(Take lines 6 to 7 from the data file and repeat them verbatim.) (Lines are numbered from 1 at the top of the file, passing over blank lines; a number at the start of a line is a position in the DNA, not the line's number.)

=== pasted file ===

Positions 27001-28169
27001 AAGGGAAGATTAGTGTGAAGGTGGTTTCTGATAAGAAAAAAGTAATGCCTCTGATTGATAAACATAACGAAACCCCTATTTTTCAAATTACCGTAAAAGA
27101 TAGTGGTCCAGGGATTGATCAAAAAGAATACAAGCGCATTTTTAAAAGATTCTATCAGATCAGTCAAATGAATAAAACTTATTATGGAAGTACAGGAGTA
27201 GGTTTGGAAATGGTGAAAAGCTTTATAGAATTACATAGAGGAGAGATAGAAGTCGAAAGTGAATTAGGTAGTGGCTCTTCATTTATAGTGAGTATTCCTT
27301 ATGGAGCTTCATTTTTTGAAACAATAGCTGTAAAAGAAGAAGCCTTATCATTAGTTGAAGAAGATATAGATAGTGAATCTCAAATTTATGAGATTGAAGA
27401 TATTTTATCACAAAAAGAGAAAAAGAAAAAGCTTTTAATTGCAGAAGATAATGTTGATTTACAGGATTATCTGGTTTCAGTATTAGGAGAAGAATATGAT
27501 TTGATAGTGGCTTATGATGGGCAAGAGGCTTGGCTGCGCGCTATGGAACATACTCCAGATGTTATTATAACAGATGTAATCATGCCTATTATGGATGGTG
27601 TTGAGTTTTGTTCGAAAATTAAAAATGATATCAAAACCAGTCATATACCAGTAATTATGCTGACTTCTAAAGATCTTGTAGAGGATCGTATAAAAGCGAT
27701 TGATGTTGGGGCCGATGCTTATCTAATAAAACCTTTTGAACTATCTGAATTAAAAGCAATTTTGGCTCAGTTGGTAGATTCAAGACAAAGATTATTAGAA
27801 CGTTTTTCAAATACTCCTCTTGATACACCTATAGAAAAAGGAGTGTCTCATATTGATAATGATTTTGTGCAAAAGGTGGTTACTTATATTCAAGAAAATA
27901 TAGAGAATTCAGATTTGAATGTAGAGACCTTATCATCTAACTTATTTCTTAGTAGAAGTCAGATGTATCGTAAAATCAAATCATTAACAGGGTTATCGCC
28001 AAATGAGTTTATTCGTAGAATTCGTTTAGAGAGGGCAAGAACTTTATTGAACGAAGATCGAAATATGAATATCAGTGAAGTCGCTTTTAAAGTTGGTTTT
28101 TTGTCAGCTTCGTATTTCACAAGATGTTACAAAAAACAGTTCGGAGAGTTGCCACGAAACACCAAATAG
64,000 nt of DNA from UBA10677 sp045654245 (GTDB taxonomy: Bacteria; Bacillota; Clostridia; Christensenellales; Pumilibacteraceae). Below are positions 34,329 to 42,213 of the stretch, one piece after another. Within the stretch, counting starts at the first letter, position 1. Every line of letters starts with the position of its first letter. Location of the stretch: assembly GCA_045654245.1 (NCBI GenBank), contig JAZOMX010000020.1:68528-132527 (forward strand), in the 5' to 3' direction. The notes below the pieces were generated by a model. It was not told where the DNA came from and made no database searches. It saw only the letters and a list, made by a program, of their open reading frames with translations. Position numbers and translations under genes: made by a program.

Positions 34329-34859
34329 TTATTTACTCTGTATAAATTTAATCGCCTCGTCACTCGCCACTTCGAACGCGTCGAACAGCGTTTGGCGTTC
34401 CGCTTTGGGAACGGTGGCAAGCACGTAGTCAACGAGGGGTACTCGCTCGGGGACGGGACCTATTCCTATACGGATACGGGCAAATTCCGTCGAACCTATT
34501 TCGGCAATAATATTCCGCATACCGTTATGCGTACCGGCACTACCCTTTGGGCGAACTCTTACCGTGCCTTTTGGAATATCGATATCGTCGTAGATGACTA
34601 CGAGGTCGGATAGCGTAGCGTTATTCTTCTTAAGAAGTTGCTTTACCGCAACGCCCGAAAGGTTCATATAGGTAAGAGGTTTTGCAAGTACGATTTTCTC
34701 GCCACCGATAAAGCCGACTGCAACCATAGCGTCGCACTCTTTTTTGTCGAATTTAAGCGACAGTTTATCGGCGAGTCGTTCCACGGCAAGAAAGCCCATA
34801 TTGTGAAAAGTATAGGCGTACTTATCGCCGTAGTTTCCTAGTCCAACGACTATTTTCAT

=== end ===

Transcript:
27401 TATTTTATCACAAAAAGAGAAAAAGAAAAAGCTTTTAATTGCAGAAGATAATGTTGATTTACAGGATTATCTGGTTTCAGTATTAGGAGAAGAATATGAT
27501 TTGATAGTGGCTTATGATGGGCAAGAGGCTTGGCTGCGCGCTATGGAACATACTCCAGATGTTATTATAACAGATGTAATCATGCCTATTATGGATGGTG